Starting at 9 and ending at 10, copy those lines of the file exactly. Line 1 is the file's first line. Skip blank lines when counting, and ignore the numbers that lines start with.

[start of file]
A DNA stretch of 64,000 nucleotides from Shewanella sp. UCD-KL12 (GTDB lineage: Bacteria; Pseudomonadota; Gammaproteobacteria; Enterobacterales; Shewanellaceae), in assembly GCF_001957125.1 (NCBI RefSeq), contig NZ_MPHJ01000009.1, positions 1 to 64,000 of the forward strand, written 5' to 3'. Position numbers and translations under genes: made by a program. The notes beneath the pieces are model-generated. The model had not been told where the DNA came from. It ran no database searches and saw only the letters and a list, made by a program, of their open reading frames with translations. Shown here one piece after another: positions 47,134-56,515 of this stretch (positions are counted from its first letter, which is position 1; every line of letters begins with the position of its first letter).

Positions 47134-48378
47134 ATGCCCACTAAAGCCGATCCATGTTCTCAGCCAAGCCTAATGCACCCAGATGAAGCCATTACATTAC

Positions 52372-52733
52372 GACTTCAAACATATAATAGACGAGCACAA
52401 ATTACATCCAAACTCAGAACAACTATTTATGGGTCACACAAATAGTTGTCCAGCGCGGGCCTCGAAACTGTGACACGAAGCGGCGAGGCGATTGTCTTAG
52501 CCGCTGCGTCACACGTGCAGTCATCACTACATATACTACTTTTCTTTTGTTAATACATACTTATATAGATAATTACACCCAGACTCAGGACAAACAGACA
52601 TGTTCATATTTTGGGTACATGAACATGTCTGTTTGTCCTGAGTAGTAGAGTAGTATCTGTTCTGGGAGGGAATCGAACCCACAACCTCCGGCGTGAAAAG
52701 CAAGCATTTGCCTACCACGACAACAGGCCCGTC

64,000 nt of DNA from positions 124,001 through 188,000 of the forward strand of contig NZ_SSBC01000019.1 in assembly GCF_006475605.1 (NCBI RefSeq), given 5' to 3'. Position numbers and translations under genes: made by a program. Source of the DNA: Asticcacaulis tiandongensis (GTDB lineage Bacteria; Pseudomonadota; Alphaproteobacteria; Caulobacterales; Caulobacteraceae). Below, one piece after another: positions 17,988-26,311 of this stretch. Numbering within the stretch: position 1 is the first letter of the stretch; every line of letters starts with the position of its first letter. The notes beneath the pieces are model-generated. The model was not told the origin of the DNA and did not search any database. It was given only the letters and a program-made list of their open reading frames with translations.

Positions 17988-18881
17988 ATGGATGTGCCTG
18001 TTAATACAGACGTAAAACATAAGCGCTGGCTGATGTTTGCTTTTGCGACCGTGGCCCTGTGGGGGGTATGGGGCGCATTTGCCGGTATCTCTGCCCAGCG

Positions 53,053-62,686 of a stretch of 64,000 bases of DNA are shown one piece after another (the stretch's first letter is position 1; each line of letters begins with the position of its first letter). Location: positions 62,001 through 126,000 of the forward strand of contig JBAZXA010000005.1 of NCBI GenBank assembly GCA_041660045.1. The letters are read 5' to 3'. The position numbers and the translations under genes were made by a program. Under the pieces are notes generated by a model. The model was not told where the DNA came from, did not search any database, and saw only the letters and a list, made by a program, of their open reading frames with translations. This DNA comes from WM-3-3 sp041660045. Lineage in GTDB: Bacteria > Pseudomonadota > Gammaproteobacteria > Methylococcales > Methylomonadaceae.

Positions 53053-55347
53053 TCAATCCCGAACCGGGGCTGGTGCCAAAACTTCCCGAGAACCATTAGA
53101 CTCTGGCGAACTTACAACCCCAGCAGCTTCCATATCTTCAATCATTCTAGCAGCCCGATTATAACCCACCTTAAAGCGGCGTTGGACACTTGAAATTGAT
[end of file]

52701 CAAGCATTTGCCTACCACGACAACAGGCCCGTC

64,000 nt of DNA from positions 124,001 through 188,000 of the forward strand of contig NZ_SSBC01000019.1 in assembly GCF_006475605.1 (NCBI RefSeq), given 5' to 3'. Position numbers and translations under genes: made by a program. Source of the DNA: Asticcacaulis tiandongensis (GTDB lineage Bacteria; Pseudomonadota; Alphaproteobacteria; Caulobacterales; Caulobacteraceae). Below, one piece after another: positions 17,988-26,311 of this stretch. Numbering within the stretch: position 1 is the first letter of the stretch; every line of letters starts with the position of its first letter. The notes beneath the pieces are model-generated. The model was not told the origin of the DNA and did not search any database. It was given only the letters and a program-made list of their open reading frames with translations.